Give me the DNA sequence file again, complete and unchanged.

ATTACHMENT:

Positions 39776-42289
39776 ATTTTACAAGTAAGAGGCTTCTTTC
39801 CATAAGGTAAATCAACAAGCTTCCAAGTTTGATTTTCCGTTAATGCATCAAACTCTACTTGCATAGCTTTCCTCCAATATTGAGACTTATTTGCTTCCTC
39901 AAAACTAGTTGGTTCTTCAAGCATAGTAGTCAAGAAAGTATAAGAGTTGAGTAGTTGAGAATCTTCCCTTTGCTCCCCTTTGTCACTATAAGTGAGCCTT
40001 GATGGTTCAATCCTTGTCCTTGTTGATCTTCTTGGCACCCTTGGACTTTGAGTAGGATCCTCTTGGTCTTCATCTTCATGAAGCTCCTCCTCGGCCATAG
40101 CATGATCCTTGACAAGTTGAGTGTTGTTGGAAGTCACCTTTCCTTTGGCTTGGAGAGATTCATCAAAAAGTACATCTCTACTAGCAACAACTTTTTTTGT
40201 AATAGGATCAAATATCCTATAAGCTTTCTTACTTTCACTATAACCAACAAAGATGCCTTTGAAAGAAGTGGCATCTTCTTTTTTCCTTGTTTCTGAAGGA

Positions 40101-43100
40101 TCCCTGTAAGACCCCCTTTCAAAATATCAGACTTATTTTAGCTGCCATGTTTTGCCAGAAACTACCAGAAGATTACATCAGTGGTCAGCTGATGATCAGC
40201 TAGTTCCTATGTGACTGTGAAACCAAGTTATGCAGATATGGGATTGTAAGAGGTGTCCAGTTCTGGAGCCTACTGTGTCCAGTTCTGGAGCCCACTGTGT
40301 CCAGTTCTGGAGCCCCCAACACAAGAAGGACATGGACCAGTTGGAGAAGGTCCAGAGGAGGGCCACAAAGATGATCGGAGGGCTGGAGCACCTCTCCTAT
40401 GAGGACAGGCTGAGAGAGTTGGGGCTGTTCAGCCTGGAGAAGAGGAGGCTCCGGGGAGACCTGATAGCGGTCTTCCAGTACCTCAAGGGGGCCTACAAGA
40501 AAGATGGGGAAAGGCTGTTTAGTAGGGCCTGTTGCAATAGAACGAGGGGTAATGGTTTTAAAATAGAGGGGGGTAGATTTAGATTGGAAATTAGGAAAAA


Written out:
Positions 39776-42289
39776 ATTTTACAAGTAAGAGGCTTCTTTC
39801 CATAAGGTAAATCAACAAGCTTCCAAGTTTGATTTTCCGTTAATGCATCAAACTCTACTTGCATAGCTTTCCTCCAATATTGAGACTTATTTGCTTCCTC
39901 AAAACTAGTTGGTTCTTCAAGCATAGTAGTCAAGAAAGTATAAGAGTTGAGTAGTTGAGAATCTTCCCTTTGCTCCCCTTTGTCACTATAAGTGAGCCTT
40001 GATGGTTCAATCCTTGTCCTTGTTGATCTTCTTGGCACCCTTGGACTTTGAGTAGGATCCTCTTGGTCTTCATCTTCATGAAGCTCCTCCTCGGCCATAG
40101 CATGATCCTTGACAAGTTGAGTGTTGTTGGAAGTCACCTTTCCTTTGGCTTGGAGAGATTCATCAAAAAGTACATCTCTACTAGCAACAACTTTTTTTGT
40201 AATAGGATCAAATATCCTATAAGCTTTCTTACTTTCACTATAACCAACAAAGATGCCTTTGAAAGAAGTGGCATCTTCTTTTTTCCTTGTTTCTGAAGGA

Positions 40101-43100
40101 TCCCTGTAAGACCCCCTTTCAAAATATCAGACTTATTTTAGCTGCCATGTTTTGCCAGAAACTACCAGAAGATTACATCAGTGGTCAGCTGATGATCAGC
40201 TAGTTCCTATGTGACTGTGAAACCAAGTTATGCAGATATGGGATTGTAAGAGGTGTCCAGTTCTGGAGCCTACTGTGTCCAGTTCTGGAGCCCACTGTGT
40301 CCAGTTCTGGAGCCCCCAACACAAGAAGGACATGGACCAGTTGGAGAAGGTCCAGAGGAGGGCCACAAAGATGATCGGAGGGCTGGAGCACCTCTCCTAT
40401 GAGGACAGGCTGAGAGAGTTGGGGCTGTTCAGCCTGGAGAAGAGGAGGCTCCGGGGAGACCTGATAGCGGTCTTCCAGTACCTCAAGGGGGCCTACAAGA
40501 AAGATGGGGAAAGGCTGTTTAGTAGGGCCTGTTGCAATAGAACGAGGGGTAATGGTTTTAAAATAGAGGGGGGTAGATTTAGATTGGAAATTAGGAAAAA